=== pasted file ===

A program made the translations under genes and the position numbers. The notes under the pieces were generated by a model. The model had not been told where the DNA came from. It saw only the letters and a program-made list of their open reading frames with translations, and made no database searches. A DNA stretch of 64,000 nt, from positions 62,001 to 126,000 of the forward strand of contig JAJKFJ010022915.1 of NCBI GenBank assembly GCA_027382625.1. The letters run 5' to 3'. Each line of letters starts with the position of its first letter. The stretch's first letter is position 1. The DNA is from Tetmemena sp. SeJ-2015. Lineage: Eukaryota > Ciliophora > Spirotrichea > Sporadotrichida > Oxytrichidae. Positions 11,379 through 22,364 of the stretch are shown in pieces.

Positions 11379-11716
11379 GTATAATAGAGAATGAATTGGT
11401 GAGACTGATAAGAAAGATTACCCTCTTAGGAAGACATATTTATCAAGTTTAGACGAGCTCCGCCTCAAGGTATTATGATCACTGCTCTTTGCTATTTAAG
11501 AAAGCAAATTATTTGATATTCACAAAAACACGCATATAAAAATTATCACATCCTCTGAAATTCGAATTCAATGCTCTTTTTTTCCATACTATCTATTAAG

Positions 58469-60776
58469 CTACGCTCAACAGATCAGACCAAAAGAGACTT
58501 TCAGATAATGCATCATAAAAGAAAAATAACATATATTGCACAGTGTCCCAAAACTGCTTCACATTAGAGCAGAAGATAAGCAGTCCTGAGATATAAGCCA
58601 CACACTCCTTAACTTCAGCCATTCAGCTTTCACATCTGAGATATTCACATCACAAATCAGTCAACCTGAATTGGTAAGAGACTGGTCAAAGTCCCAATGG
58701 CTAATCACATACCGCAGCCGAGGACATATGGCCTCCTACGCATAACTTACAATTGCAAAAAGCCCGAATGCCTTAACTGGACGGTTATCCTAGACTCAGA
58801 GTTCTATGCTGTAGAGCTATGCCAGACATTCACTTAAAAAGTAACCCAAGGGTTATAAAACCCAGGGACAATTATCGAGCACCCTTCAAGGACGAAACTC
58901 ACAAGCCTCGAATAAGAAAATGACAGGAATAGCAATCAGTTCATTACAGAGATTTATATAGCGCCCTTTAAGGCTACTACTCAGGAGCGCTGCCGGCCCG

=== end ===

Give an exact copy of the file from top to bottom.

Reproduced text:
A program made the translations under genes and the position numbers. The notes under the pieces were generated by a model. The model had not been told where the DNA came from. It saw only the letters and a program-made list of their open reading frames with translations, and made no database searches. A DNA stretch of 64,000 nt, from positions 62,001 to 126,000 of the forward strand of contig JAJKFJ010022915.1 of NCBI GenBank assembly GCA_027382625.1. The letters run 5' to 3'. Each line of letters starts with the position of its first letter. The stretch's first letter is position 1. The DNA is from Tetmemena sp. SeJ-2015. Lineage: Eukaryota > Ciliophora > Spirotrichea > Sporadotrichida > Oxytrichidae. Positions 11,379 through 22,364 of the stretch are shown in pieces.

Positions 11379-11716
11379 GTATAATAGAGAATGAATTGGT
11401 GAGACTGATAAGAAAGATTACCCTCTTAGGAAGACATATTTATCAAGTTTAGACGAGCTCCGCCTCAAGGTATTATGATCACTGCTCTTTGCTATTTAAG
11501 AAAGCAAATTATTTGATATTCACAAAAACACGCATATAAAAATTATCACATCCTCTGAAATTCGAATTCAATGCTCTTTTTTTCCATACTATCTATTAAG

Positions 58469-60776
58469 CTACGCTCAACAGATCAGACCAAAAGAGACTT
58501 TCAGATAATGCATCATAAAAGAAAAATAACATATATTGCACAGTGTCCCAAAACTGCTTCACATTAGAGCAGAAGATAAGCAGTCCTGAGATATAAGCCA
58601 CACACTCCTTAACTTCAGCCATTCAGCTTTCACATCTGAGATATTCACATCACAAATCAGTCAACCTGAATTGGTAAGAGACTGGTCAAAGTCCCAATGG
58701 CTAATCACATACCGCAGCCGAGGACATATGGCCTCCTACGCATAACTTACAATTGCAAAAAGCCCGAATGCCTTAACTGGACGGTTATCCTAGACTCAGA
58801 GTTCTATGCTGTAGAGCTATGCCAGACATTCACTTAAAAAGTAACCCAAGGGTTATAAAACCCAGGGACAATTATCGAGCACCCTTCAAGGACGAAACTC
58901 ACAAGCCTCGAATAAGAAAATGACAGGAATAGCAATCAGTTCATTACAGAGATTTATATAGCGCCCTTTAAGGCTACTACTCAGGAGCGCTGCCGGCCCG